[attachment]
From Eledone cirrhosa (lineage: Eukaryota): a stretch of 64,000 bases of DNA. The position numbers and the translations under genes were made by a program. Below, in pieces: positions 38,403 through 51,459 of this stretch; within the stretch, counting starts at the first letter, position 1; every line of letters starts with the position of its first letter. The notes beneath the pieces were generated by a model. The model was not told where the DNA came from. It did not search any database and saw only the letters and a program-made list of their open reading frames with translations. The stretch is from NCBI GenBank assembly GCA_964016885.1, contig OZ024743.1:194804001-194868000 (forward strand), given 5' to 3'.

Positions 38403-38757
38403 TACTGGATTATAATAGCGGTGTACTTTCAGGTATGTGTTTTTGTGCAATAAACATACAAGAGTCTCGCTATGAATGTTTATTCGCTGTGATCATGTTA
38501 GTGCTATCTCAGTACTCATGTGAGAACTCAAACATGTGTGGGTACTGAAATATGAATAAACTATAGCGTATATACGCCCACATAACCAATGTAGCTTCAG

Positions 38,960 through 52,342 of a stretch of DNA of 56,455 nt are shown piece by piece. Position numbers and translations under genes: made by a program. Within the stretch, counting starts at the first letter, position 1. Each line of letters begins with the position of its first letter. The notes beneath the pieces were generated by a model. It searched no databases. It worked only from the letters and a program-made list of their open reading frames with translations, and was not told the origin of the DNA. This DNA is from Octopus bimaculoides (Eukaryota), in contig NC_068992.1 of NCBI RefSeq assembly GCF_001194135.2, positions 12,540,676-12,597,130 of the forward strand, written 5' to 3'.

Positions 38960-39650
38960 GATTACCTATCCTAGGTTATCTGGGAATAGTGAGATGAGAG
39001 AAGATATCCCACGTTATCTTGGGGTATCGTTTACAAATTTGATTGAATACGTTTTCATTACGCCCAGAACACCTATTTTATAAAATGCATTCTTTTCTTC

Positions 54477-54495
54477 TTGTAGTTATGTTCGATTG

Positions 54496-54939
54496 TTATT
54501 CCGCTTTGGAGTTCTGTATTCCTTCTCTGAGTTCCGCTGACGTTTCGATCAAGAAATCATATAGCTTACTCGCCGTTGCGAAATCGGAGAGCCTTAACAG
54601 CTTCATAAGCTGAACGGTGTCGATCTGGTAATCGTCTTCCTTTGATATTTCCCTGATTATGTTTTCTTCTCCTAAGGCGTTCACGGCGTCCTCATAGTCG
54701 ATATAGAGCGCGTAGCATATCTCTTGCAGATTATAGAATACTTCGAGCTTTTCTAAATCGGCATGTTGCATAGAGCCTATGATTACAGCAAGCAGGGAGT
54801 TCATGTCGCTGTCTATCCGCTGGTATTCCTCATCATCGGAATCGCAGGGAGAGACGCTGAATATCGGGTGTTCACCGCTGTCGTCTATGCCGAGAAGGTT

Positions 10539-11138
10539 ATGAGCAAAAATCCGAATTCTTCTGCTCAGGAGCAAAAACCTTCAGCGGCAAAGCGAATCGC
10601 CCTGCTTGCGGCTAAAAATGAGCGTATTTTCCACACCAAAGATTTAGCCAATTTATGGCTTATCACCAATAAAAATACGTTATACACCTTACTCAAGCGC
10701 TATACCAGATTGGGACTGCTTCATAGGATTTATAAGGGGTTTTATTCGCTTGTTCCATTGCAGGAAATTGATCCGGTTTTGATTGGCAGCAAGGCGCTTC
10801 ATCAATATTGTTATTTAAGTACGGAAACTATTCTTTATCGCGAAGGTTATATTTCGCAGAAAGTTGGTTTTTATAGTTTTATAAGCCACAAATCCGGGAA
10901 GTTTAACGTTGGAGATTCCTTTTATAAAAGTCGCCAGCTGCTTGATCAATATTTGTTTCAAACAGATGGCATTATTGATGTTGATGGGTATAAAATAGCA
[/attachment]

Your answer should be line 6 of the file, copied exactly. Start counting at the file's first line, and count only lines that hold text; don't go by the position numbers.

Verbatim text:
Positions 38960-39650